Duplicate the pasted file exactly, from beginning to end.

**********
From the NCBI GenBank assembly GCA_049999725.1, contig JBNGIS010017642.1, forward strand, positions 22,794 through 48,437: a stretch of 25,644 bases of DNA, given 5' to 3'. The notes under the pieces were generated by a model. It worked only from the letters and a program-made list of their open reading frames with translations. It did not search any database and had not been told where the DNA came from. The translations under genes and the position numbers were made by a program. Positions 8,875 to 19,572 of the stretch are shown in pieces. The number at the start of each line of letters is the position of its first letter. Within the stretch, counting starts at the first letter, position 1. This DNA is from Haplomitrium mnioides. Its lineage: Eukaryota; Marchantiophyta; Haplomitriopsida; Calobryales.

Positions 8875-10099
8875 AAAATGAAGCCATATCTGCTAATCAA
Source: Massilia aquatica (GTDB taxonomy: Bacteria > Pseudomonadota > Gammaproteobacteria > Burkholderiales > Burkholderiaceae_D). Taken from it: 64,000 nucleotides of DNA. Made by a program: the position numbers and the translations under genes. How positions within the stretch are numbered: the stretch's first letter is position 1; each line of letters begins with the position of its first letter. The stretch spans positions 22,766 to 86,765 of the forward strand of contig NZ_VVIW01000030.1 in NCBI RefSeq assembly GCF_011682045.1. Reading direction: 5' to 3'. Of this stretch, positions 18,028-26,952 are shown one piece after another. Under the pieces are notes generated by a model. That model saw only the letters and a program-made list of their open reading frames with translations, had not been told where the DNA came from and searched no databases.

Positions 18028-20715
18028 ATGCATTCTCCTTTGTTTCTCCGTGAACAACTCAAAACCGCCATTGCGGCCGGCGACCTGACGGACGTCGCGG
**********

From the NCBI GenBank assembly GCA_049999725.1, contig JBNGIS010017642.1, forward strand, positions 22,794 through 48,437: a stretch of 25,644 bases of DNA, given 5' to 3'. The notes under the pieces were generated by a model. It worked only from the letters and a program-made list of their open reading frames with translations. It did not search any database and had not been told where the DNA came from. The translations under genes and the position numbers were made by a program. Positions 8,875 to 19,572 of the stretch are shown in pieces. The number at the start of each line of letters is the position of its first letter. Within the stretch, counting starts at the first letter, position 1. This DNA is from Haplomitrium mnioides. Its lineage: Eukaryota; Marchantiophyta; Haplomitriopsida; Calobryales.

Positions 8875-10099
8875 AAAATGAAGCCATATCTGCTAATCAA
Source: Massilia aquatica (GTDB taxonomy: Bacteria > Pseudomonadota > Gammaproteobacteria > Burkholderiales > Burkholderiaceae_D). Taken from it: 64,000 nucleotides of DNA. Made by a program: the position numbers and the translations under genes. How positions within the stretch are numbered: the stretch's first letter is position 1; each line of letters begins with the position of its first letter. The stretch spans positions 22,766 to 86,765 of the forward strand of contig NZ_VVIW01000030.1 in NCBI RefSeq assembly GCF_011682045.1. Reading direction: 5' to 3'. Of this stretch, positions 18,028-26,952 are shown one piece after another. Under the pieces are notes generated by a model. That model saw only the letters and a program-made list of their open reading frames with translations, had not been told where the DNA came from and searched no databases.

Positions 18028-20715
18028 ATGCATTCTCCTTTGTTTCTCCGTGAACAACTCAAAACCGCCATTGCGGCCGGCGACCTGACGGACGTCGCGG